Supported internships with an education, health and care plan
An unpaid work-based study programme that usually lasts for one year. It includes an extended work placement that lasts for at least 6 months.
You'll take the first step from education into the workplace while gaining the skills you need to get a paid job.
My name is Saul. I work at Stepping Hill hospital in receipt and distribution.
It was the best move to make in my journey to get a job. I learned how to work in a team and follow simple instructions.
I met new people and now I've become friends with them. It feels good to be in work. It's improved my life because it's now given me a steady income to be able to do the things I want in life.
“I work at Stepping Hill hospital in receipt and distribution. It was the best move to make in my journey to get a job. I learned how to work in a team and follow simple instructions.
“I met new people and now I've become friends with them. It feels good to be in work. It's improved my life because it's now given me a steady income to be able to do the things I want in life.”
Starting a supported internship
To start a supported internship, you'll need to:
- be aged 16 to 24
- have an education, health and care plan (EHC)
What you'll do as a supported intern
On a supported internship, you’ll spend the majority of your time in the work place, developing your skills for employment.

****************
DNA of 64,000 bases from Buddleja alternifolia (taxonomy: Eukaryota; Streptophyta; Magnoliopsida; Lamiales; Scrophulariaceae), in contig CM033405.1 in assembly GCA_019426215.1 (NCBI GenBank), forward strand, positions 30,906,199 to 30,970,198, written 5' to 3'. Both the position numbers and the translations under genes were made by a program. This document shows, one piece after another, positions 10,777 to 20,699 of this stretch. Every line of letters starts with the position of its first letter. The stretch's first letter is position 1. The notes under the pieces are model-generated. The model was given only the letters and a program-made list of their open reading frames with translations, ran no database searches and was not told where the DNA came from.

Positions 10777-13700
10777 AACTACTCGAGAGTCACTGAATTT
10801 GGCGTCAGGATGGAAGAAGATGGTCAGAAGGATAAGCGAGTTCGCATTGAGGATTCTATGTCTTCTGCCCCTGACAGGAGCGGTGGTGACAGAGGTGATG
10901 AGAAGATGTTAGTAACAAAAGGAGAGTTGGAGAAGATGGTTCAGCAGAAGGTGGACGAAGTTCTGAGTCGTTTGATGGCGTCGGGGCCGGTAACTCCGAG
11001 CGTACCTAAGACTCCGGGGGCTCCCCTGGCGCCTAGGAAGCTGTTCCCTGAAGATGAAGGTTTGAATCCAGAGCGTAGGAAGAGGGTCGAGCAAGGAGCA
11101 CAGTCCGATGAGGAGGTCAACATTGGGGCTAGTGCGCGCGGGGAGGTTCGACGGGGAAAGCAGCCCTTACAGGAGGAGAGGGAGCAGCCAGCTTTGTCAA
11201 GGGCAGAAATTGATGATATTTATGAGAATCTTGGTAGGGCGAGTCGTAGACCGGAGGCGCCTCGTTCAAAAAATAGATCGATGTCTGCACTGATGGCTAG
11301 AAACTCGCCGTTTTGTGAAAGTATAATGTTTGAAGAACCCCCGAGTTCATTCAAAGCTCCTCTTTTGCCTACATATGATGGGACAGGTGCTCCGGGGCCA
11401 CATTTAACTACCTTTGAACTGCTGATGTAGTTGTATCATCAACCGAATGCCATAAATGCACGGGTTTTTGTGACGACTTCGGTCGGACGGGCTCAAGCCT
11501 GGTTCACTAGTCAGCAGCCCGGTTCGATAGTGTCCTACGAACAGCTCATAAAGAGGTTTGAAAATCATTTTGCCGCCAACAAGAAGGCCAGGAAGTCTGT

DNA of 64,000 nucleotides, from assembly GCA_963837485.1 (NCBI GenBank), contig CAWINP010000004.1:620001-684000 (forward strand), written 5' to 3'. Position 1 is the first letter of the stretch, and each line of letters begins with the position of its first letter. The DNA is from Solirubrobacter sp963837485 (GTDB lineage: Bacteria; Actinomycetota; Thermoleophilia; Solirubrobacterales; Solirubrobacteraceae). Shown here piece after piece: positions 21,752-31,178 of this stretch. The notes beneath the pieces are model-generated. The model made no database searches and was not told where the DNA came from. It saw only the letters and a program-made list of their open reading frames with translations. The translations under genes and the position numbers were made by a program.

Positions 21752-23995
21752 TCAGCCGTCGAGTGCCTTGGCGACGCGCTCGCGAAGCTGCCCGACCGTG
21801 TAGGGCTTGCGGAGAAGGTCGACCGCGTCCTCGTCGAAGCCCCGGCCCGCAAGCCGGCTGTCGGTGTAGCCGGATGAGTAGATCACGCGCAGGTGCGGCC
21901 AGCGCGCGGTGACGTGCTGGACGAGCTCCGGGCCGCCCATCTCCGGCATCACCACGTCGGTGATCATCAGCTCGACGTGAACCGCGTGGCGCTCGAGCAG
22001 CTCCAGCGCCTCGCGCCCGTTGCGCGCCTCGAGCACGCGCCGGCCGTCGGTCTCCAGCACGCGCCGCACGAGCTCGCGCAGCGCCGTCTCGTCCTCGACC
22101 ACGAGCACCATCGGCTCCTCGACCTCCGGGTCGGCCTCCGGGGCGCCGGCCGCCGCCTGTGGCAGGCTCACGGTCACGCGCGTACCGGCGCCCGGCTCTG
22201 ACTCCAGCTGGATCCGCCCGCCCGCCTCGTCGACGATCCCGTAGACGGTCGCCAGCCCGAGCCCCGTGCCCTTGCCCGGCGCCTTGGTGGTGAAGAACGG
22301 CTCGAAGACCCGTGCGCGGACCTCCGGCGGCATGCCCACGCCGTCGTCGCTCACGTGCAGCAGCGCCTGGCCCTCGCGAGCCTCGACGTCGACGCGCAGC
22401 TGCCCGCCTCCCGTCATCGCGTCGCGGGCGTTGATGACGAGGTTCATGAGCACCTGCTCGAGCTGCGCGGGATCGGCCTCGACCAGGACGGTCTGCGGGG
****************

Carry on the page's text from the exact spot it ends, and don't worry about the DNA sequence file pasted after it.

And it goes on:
A supported internship includes:
- an unpaid work placement of at least 6 months
- support from a qualified job coach
- a personalised study programme, including the chance to study a relevant qualification, if suitable, and English and maths to an appropriate level
You may be eligible for Access to Work funding.
The support you get will depend on your needs but could include a grant to help pay towards practical support with your work, including a job coach.
After your supported internship
The aim of a supported internship is to prepare you for working in a paid job.
You could get a paid job at the same place you did your supported internship or you could look for a job with a different employer.
You could also carry on training by doing a traineeship or an apprenticeship.
Help and advice
You can get help and advice from:
- Disability Rights UK: information, advice and resources for disabled students
- Preparing for Adulthood: guidance on supported internships and study programmes for young people with a disability or learning difficulty
- Talking Futures: support for parents and guardians looking to explore education and career options with their child
Applying for a supported internship
You can apply for supported internships through your school or college.
Special educational needs (SEND) advice
You can get education advice if you're disabled or have special educational needs.
It may help you choose what you'd like to do next.